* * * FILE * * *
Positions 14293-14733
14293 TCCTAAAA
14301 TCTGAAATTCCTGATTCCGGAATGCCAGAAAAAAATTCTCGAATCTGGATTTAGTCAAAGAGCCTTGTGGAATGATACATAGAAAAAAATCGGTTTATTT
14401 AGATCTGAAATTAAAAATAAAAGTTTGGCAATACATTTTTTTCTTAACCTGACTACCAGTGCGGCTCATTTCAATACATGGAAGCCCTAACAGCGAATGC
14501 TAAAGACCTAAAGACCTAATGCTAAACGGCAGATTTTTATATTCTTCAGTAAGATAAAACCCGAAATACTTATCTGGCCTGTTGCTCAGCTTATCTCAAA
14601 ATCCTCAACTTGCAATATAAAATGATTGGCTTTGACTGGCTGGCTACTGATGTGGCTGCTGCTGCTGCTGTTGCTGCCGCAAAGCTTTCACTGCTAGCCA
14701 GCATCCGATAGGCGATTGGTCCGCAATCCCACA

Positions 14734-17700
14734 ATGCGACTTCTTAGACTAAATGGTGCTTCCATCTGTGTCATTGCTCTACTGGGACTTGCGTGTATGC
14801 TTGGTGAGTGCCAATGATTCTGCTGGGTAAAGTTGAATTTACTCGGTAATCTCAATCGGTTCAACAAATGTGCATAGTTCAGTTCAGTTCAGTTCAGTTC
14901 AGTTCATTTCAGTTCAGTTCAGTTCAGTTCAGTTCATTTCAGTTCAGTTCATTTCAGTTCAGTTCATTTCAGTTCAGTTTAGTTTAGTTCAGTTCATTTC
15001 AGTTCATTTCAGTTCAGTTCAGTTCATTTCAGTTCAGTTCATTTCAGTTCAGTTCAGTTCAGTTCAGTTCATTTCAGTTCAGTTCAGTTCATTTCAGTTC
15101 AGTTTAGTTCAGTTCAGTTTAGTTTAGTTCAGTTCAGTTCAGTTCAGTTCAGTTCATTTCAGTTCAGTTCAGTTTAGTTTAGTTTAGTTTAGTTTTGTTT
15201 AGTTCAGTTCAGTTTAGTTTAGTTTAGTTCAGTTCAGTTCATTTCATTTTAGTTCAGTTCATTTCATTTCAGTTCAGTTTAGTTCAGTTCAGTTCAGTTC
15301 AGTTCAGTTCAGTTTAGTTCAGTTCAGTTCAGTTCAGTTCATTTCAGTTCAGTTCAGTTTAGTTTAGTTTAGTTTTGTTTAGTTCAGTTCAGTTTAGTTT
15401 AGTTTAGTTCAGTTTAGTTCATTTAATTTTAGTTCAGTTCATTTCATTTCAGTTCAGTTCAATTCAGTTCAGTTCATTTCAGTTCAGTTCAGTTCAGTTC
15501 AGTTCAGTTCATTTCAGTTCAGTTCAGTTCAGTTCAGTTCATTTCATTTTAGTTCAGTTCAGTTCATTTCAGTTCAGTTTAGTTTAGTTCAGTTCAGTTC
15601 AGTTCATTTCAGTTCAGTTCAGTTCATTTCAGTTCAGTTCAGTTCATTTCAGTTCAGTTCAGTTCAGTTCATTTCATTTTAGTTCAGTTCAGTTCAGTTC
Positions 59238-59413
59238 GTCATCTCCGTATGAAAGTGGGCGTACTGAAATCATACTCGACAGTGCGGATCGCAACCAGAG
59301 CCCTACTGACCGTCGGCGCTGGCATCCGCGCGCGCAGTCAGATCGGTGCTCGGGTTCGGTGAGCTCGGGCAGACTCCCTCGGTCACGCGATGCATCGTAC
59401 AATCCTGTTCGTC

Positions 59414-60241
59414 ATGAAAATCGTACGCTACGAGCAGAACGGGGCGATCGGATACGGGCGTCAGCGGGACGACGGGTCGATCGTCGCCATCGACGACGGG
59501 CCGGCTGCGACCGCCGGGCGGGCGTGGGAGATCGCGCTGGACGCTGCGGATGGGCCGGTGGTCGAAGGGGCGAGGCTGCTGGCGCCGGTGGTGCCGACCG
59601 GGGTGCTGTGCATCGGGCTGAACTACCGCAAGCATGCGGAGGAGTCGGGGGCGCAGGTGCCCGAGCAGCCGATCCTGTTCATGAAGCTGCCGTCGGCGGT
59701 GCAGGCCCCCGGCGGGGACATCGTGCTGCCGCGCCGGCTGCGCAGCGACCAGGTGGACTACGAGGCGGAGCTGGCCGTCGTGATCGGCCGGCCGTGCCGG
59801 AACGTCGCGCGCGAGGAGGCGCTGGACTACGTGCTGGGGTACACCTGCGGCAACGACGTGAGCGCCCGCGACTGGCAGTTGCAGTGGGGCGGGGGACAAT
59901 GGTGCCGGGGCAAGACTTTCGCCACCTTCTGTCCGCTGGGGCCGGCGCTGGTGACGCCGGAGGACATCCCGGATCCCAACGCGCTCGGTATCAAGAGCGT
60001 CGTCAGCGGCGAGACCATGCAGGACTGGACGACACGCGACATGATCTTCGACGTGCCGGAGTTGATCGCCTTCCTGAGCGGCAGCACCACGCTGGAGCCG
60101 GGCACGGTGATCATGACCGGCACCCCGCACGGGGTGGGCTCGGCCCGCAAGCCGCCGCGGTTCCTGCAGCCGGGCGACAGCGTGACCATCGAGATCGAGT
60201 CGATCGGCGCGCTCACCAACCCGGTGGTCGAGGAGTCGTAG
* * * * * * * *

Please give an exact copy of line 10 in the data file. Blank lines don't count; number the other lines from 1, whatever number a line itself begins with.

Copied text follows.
14801 TTGGTGAGTGCCAATGATTCTGCTGGGTAAAGTTGAATTTACTCGGTAATCTCAATCGGTTCAACAAATGTGCATAGTTCAGTTCAGTTCAGTTCAGTTC